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An expert advisory panel has recommended that the U.K. government offer a third dose of COVID-19 vaccine to everyone over age 50 to guard against waning protection this winter.

The Joint Committee on Vaccination and Immunization’s recommendation Tuesday came as Prime Minister Boris Johnson prepared to announce the government’s new plan for combating the pandemic.

Britain’s Health Minister Sajid Javid said on Tuesday the government had accepted the recommendation, telling Parliament that the booster shots were part of a plan to strengthen the country’s vaccine defences against COVID-19 through the winter.

Javid also discussed the issue of vaccination among some front-line workers, including professionals working for the National Health Service.

“I believe that it is highly likely that front-line NHS staff and those working in wider social care settings will also have to be vaccinated to protect those that are around them,” Javid told Parliament.

The World Health Organization has asked wealthy nations to delay booster shots until every country has vaccinated at least 40 per cent of their populations.

The JCVI said booster shots were needed to ensure vulnerable people are protected against COVID-19 because studies have shown that the immunity conferred by vaccines weakens over time.

Britain has recorded more than 134,000 COVID-19 deaths and more than seven million cases. So far 44 million people have had two vaccine doses, 81 per cent of those aged over 16. On Monday, the government said those aged 12 to 15 would also be offered shots.

The COVID19 Dashboard has been updated <a href=””></a><br><br>On Monday 13 September, 30,825 new cases and 61 deaths within 28 days of a positive test were reported across the UK<br><br>48,439,272 people have now received the 1st dose of a vaccine<br><br>44,048,093 have received a 2nd dose <a href=””></a>


“The pandemic is far from over, but thanks to our phenomenal vaccine program, new treatments and testing we are able to live with the virus without significant restrictions on our freedoms,” Johnson said in a statement.

“Today I will set out a clear plan for the autumn and winter, when the virus has a natural advantage, to protect the gains we have made.”

-From The Associated Press and Reuters, last updated at 7:55 a.m. ET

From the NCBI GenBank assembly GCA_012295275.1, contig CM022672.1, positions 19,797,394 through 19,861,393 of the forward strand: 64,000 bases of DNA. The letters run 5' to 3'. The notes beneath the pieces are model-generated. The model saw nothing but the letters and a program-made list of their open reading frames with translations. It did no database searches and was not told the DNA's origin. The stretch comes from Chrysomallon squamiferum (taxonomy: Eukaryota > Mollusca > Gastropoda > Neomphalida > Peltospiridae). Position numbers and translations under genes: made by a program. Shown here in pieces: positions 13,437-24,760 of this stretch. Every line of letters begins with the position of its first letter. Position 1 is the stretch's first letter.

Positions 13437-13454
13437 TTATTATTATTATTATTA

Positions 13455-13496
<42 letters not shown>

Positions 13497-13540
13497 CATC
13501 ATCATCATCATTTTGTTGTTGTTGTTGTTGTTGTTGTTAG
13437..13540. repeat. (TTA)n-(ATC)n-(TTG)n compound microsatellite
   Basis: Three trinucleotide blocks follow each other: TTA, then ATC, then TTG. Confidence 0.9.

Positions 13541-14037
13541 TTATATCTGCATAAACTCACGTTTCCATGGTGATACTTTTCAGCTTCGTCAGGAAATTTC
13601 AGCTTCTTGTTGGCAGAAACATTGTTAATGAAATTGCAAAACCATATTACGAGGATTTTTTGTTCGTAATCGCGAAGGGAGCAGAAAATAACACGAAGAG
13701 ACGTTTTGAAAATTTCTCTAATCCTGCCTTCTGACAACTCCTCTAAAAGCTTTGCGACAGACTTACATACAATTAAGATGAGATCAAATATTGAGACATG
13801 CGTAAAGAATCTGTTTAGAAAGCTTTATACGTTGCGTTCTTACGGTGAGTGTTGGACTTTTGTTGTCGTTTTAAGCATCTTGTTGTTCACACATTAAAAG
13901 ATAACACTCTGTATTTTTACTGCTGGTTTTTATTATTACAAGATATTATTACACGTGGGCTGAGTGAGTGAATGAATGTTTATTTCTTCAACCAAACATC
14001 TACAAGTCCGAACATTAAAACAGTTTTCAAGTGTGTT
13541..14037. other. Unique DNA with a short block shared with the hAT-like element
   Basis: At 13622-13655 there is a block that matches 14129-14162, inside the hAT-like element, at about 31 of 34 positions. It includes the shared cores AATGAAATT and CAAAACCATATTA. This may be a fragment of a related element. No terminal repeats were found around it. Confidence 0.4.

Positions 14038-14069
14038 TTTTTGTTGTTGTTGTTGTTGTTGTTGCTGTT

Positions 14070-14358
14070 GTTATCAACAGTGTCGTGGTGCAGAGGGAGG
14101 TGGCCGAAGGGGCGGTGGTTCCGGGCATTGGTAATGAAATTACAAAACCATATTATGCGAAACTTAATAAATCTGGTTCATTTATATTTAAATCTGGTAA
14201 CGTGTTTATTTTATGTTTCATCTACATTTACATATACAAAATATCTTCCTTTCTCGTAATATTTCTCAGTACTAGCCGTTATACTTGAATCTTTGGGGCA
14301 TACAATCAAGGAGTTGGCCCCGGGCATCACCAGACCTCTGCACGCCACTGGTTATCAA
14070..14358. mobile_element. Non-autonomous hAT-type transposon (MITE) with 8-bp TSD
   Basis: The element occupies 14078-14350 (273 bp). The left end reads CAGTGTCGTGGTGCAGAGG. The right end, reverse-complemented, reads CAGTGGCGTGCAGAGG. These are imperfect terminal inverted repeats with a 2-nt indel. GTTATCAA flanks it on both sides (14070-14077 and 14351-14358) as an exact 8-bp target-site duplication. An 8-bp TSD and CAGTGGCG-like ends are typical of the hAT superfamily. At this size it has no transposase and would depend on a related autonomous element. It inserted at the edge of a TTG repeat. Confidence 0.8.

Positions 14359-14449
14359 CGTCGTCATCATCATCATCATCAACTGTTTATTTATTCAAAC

What’s happening across Canada WATCH | School closures, masking among responses to COVID-19 outbreaks in schools: School closures, masking among responses to COVID-19 outbreaks in schoolsSchools across the country are dealing with COVID-19 outbreaks and to try to slow them down, Quebec is instituting rapid testing, New Brunswick is reinstating masks, while P.E.I. and Yellowknife are closing some schools. 2:04 What’s happening around the world Employees work at a production factory for Russia’s Sputnik COVID-19 vaccine at Hankook Korus Pharm, in Chuncheon, South Korea, earlier this month. (Heo Ran/Reuters)

As of early Tuesday morning, more than 225.2 million cases of COVID-19 had been reported worldwide, according to Johns Hopkins University’s coronavirus tracker. The reported global death toll stood at more than 4.6 million.

In Europe, Russian President Vladimir Putin is self-isolating after members of his entourage fell ill with COVID-19 and will therefore not travel to Tajikistan this week for planned regional security meetings, the Kremlin said on Tuesday. The 68-year-old has taken an array of health precautions  throughout the pandemic and has had two doses of the Sputnik V 
COVID-19 vaccine. 

In the Asia-Pacific region, new local COVID-19 infections more than doubled in China’s southeastern province of Fujian, health authorities said, prompting officials to quickly roll out measures including travel restrictions to halt the spread of the virus.

In Australia, Sydney’s cases rose at the slowest pace in nearly two weeks on Tuesday, but officials said they needed to see a steady drop in daily cases before deciding whether the infection curve had flattened after 12 weeks in lockdown.

In Africa, Congo’s President Felix Tshisekedi has received his first dose of the Moderna vaccine, after a six-month wait caused by his unwillingness to take the AstraZeneca shot.

In the Middle East, the United Arab Emirates on Tuesday reported 617 new cases of COVID-19 and two additional deaths.

In the Americas, the number of coronavirus infections and people hospitalized for COVID-19 in West Virginia have set new highs as Gov. Jim Justice scolds residents who continue to balk at getting vaccinated.

At least 40 per cent of the state’s people older than 12 have not received all doses. The governor said Monday that “this is a pandemic of the unvaccinated.” He has balked at issuing either a vaccination or mask mandate.

-From The Associated Press, Reuters and CBC News, last updated at 7 a.m. ET

Source From CBC News

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